Recently a divided US Supreme Court invalidated five minority
congressional districts - two in North Carolina and three in Texas
- ruling that the use of race as a predominant factor in drawing
district lines violated the Constitution.
This is not the first time that the high court has thrown out a
majority-minority district. Last June the justices invalidated the
Georgia congressional district of black Rep. Cynthia McKinney (D).
The court's rulings in recent years have rolled back 30 years of
voting-rights litigation and activism, casting a long shadow on the
constitutionality of dozens of legislative districts, from the
county to the congressional level, that were designed to comply
with the 1965 Voting Rights Act.
Critics of the act contend that, in recent years, several black
politicians have been elected from majority-white electorates, such
as Sen. Carol Mosley Braun (D), former Virginia Gov. Douglas Wilder
(D), Rep. Garry Franks (R) of Connecticut, and the mayors of New
York, Seattle, San Francisco, and Denver.
But a recent book, "Quiet Revolution in the South," convincingly
demonstrates that, absent race-conscious gerrymandering, black
political representation in the South could be nearly invisible.
Cities with mixed elections - with both at-large and individual
districts - provide an ideal test for the role of "safe" districts.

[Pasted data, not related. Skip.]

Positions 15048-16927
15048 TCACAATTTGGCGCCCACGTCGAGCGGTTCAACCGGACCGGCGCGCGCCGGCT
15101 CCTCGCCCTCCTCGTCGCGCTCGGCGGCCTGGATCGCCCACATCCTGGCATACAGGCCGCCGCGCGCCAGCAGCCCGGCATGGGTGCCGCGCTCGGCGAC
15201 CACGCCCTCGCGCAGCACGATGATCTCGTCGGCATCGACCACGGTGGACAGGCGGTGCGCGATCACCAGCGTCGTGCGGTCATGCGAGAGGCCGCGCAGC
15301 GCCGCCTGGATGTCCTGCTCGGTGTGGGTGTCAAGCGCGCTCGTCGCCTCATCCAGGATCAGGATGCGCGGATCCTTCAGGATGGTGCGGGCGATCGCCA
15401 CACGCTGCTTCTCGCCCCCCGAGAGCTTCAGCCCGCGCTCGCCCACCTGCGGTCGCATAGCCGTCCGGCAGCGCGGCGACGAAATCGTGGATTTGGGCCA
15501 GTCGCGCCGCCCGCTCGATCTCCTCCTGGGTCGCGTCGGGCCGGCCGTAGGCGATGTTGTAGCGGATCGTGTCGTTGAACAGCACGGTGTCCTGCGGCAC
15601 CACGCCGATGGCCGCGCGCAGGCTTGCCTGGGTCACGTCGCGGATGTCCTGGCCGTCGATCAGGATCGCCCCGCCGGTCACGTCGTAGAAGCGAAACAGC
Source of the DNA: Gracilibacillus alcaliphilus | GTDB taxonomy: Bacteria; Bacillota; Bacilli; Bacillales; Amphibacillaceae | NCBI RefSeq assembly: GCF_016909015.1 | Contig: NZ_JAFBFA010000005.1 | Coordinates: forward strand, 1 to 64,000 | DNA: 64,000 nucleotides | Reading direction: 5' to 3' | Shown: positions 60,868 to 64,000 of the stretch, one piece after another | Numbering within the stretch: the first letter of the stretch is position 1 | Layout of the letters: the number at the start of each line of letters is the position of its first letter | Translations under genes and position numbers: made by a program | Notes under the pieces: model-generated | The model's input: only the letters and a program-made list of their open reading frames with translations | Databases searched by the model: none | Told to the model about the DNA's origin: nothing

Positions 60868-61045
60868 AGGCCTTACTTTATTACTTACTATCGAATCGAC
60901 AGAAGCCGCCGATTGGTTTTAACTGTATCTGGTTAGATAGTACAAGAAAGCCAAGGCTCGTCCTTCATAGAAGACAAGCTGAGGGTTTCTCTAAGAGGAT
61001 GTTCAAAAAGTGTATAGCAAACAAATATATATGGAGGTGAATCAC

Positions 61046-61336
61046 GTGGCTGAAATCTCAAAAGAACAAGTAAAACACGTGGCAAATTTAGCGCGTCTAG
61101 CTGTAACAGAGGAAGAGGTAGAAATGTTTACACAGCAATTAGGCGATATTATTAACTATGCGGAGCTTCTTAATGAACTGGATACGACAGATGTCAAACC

In Southern cities whose black population was 30 to 50 percent,
black candidates won 41 percent of the districted seats but only 4
percent of the at-large ones. In cites with 10 to 30 percent black
population, blacks won 23 percent of districted seats but only 2
percent of the at-large ones. In Alabama, Mississippi, and South
Carolina, no black official was elected to a city council from an
at-large seat in any majority-white city. No black has ever been
elected to Congress from the South in a majority-white district.
The two North Carolina districts that were thrown out elected the
first black representatives from North Carolina this century. In
the face of such racially polarized voting, the absence of any
"safe" minority districts will translate directly into the absence
of black officeholders.
Winner takes all
In the impassioned heat of the debate on affirmative action,
what is lost is the fact that racial gerrymandering is the fault of
a majoritarian "winner take all" voting system that routinely
excludes minority candidates - racial, political or otherwise -
that often cannot win a majority of votes by virtue of being a
minority. This has resulted in dogged efforts for the past 30 years
to graft onto a faulty voting system a hodgepodge of gerrymandered
districts to make up for that inherent inequality. …